We love getting your questions! Often times when asked on social media, the question can be answered in a sentence or two. Other times, your question is the perfect idea for a new article.
Today, Jason writes in and asks how many times would he need to use an all-season dining plan to make it worth the cost?
All-Season dining plans vary in price depending on when you purchase them in the season. At the end of 2015 when 2016 season passes became available, the All-Season dining plan was $87 for regular season passholders and $99 for Platinum members. Today they are $99 and $135 respectively. While prices CAN increase more as the season goes on, last season they were capped at where they currently reside. It is always better to buy earlier than later to save the most money and to use the plan more often.
Now onto meal plan options. All-Season dining plans do not include a drink. On average, dining plan meal options without the drink cost roughly $7-12. So for calculation purposes, let’s go with $10 for a dining plan meal.
Using the meal plan pricing, that means your average break even point is roughly 10-14 meals. At two meals per day (4 hours apart), within 5-7 visits your dining plan will break even.
These calculations do not include the 10-20% Platinum pass food discount available at the parks for use when purchasing food outside of a meal plan. If you factor in the Platinum discount, your breakeven point goes up to 12-17 meals dependent on the park discount and food selected.
So before buying the All-Season dining plans, you definitely need to consider how many times you will be going to the parks.
Our home park is Cedar Point, and before they had even opened, we had already used our passes for several days at each of Knott’s Berry Farm, Carowinds, Kings Dominion, and Kings Island. By the time the GateKeeper started to fly, we were already ahead of the game, especially considering we renewed and purchased our All-Season dining plans in the fall at the $99 price point.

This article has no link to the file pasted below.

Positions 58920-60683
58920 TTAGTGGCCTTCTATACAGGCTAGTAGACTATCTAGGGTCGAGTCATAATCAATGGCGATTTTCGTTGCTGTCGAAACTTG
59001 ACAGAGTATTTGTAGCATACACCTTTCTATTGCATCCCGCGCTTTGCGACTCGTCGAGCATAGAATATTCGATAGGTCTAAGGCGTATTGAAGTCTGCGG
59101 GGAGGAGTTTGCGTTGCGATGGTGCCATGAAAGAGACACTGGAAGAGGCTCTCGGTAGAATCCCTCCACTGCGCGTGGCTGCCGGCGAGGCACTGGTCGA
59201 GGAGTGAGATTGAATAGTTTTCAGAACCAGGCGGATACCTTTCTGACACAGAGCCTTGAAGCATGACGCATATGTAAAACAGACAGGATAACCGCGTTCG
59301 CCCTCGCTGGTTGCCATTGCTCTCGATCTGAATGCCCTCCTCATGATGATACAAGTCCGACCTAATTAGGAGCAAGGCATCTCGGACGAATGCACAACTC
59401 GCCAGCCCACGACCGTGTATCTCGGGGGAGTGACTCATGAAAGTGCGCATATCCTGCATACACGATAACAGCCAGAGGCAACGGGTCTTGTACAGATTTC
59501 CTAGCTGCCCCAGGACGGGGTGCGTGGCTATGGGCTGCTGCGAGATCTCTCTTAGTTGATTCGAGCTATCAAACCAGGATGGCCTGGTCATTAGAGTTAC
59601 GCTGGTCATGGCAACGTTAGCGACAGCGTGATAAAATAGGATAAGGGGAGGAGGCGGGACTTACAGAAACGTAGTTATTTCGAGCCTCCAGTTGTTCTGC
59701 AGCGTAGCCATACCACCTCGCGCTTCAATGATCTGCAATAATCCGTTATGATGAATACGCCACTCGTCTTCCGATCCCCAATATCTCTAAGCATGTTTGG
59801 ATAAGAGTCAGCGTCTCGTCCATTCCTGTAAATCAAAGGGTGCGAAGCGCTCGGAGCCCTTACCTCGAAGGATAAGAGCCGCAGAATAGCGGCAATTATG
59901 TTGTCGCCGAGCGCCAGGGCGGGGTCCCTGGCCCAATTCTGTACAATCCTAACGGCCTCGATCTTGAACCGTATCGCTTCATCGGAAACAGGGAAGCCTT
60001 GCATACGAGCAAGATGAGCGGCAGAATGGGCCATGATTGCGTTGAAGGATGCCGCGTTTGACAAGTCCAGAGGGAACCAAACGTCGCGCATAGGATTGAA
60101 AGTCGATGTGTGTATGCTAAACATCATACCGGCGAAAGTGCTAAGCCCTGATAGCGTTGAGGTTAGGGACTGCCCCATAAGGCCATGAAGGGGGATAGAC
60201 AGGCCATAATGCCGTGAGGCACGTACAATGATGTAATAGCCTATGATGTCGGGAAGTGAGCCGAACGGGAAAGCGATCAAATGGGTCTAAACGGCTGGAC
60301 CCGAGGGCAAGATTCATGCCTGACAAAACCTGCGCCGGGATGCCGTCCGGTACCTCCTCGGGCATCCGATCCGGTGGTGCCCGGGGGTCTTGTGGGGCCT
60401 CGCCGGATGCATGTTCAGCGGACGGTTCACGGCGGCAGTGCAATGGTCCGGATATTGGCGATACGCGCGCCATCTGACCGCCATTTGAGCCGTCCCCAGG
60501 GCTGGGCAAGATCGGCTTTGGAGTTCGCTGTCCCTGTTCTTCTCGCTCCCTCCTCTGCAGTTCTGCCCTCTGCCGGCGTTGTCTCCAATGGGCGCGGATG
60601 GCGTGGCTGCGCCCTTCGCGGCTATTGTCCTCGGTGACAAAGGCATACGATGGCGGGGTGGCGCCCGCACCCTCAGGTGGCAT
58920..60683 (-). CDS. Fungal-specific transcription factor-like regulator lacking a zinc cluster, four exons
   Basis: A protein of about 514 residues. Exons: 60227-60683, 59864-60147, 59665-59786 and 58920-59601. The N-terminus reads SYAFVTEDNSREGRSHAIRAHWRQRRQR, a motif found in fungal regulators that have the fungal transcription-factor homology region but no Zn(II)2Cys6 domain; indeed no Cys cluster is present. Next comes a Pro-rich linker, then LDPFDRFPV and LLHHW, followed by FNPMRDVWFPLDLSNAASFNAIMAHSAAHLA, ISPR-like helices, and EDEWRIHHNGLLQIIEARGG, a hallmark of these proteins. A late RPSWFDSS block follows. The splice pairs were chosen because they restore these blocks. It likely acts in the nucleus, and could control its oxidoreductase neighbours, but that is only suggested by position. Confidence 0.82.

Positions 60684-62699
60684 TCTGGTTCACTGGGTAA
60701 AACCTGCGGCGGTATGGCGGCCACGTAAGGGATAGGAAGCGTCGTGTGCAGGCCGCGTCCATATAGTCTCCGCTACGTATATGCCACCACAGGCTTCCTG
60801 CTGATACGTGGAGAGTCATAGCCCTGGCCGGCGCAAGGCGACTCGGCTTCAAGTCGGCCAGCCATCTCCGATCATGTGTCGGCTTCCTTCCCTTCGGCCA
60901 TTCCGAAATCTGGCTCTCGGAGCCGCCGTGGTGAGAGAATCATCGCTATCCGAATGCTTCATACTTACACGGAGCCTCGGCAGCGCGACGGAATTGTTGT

All of this is also assuming you already planned on eating at the park and paying a higher premium for food. If you consider that a meal may only cost the park a couple dollars in time and material and you could pack a lunch and keep it in your vehicle for the same amount, than the dining plans may not be for you.
For us and the many that do purchase All-Season dining plans, the little bit of up-front cost far outweighs the time and effort that would be required to always pack a picnic and then having to walk all the way back to the vehicle. When you already pay money to get into the parks, time is money and the hour that it takes to walk back, eat, and then walk back in could have been an extra ride or two on your favorite attractions.
All-Season dining plans are also a good “excuse” to not make dinner. On nights where you feel tired and do not have the energy to cook, making a trip to your park knowing that dinner is already waiting for you is a fantastic motivator.
So, Is All-Season Dining Worth the Cost?
Do you have more questions about dining at your favorite Cedar Fair parks? Drop us a note on Facebook or Twitter, or use our convenient contact form. We are here to help and love getting your questions!
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